Updated: Sep 24, 2021
“Deep Work” by the brilliant professor Cal Newport brings a unique perspective on how to produce high quality work in a modern-day office, filled with fun distractions.
Specialising in Computer Science at Georgetown University, Cal’s daily work demands a rhythmic balance between focusing on his own goals and the needs of high-flying students. The necessity of finding time to work alongside his students lead Newport to coin and practice “Deep Work”, which unofficially means working prolonged periods of time using unparalleled focus to produce high quality output without distractions.
The underlying message of the book is to be systematically aware of bad habits while in the process of working. The author stresses that procrastination is a habit that can be controlled if we focus intently without distraction. This can be incorporated into our lifestyle if we purposely work on a hard task for a long time to reduce our attention residue.
It is made clear that Deep Work is an essential tool needed to thrive in the 21st Century. It adds a flair of elements from the boom of the 1920’s to bring around maximum efficiency under self-supervision. The problem lies when it is assumed that all figures are capable of successfully achieving Deep Work in controlled environments. For example, if we take a high-powered CEO who is stuck in meetings all day, how are they going to find themselves in a capable position of accumulating Deep Work? The average office worker who works in a closed environment can produce deep work in their closed space but if the office worker belongs to an environment where the room is open, they will find it difficult to deep work as distractions are rife.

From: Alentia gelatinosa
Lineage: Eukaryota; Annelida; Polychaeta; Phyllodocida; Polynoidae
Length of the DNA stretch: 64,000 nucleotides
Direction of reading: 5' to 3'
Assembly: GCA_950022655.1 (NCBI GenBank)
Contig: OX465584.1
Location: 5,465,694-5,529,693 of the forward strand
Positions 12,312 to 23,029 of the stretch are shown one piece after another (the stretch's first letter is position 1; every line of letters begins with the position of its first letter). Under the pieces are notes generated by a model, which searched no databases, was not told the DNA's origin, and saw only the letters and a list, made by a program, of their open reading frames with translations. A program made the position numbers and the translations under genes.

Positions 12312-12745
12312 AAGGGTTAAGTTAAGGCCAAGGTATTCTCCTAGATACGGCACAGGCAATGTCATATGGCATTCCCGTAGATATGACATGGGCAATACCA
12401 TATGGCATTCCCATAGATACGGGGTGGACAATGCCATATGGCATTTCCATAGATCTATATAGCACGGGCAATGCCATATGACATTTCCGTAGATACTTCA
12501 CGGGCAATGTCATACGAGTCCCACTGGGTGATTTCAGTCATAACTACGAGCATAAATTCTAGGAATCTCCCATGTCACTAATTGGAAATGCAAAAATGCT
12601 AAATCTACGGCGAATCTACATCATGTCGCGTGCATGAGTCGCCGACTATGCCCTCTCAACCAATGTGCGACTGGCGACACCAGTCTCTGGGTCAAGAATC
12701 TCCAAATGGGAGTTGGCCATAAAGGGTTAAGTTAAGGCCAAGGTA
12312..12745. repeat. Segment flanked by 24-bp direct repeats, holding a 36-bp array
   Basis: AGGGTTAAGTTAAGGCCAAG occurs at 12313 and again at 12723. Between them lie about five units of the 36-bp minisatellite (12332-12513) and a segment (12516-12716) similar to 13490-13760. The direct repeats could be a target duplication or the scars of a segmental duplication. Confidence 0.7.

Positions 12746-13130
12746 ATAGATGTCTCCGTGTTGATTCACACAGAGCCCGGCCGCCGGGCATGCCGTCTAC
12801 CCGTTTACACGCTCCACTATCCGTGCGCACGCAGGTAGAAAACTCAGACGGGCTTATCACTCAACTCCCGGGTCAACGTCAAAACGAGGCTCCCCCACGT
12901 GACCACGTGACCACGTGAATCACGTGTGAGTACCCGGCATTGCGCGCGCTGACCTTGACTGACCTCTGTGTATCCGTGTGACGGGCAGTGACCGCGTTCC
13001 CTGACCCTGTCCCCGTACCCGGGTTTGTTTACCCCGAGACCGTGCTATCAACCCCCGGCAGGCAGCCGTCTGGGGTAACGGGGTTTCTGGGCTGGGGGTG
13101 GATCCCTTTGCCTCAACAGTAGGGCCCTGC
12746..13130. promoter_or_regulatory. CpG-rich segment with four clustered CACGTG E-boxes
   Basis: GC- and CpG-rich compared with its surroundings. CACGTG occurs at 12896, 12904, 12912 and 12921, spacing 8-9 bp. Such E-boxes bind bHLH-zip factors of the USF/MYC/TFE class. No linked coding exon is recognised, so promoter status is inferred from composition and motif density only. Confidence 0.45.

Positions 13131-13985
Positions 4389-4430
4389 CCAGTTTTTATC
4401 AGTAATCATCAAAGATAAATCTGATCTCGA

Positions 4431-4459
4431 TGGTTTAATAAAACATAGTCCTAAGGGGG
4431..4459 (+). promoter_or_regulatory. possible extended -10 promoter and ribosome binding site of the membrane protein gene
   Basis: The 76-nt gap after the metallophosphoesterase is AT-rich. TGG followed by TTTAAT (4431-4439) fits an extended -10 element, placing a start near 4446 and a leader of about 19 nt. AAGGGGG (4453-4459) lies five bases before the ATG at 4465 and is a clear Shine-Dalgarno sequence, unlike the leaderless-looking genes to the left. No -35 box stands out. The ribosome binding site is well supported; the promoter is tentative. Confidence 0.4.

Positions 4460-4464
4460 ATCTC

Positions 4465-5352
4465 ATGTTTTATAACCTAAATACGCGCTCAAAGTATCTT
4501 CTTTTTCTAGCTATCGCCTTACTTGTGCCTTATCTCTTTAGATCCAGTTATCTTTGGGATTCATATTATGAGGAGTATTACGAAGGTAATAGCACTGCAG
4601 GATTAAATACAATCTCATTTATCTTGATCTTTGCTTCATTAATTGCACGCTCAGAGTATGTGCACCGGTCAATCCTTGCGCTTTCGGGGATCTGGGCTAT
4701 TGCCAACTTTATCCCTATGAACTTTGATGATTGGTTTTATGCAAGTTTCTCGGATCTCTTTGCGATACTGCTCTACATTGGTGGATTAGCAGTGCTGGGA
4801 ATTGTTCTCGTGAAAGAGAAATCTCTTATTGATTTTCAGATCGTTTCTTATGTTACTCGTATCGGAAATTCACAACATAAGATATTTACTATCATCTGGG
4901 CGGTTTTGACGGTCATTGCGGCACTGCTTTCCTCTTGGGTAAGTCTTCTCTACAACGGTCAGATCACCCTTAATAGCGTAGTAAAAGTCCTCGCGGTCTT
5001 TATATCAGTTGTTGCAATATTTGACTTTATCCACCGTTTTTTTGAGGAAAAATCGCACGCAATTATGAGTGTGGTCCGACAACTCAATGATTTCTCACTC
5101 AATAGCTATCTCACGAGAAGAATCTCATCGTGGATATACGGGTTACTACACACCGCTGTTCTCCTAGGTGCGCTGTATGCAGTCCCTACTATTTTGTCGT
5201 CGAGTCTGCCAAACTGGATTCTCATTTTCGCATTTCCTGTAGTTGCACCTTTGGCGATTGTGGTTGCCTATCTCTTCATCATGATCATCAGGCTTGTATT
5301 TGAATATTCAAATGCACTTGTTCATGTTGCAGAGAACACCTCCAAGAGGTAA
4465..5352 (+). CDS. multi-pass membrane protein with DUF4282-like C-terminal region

In regards to the application of Deep Work, we are told that we require the ability to embrace boredom through simply powering through it. If we organise our day around our workloads, we know what we need to achieve, and distractions will be reduced. According to the author and other recognised theorists, having an organised day minimises the ‘need’ for boredom. Unfortunately, we as a species tend to ‘nod off’ when the going gets tough, but the author reiterates that we should embrace boredom when working through draining tasks to achieve Deep Work.
Overall, Deep Work incorporates brilliant elements of how to get sh*t done in the most efficient way possible. Those in positions of reclusive offices or those who are self-employed will find this book incredibly useful. There are principles that can be applied to both the professional and personal life if you can manage to get away for a short while. If you cannot get away and have obligations through other means (manager, CEO) etc. then this book isn’t really for you.
If we can take one thing away from this book; it is important to plan your working day into sub-categories. If we can add a “false deadline” to our working day, we are more likely to complete the task.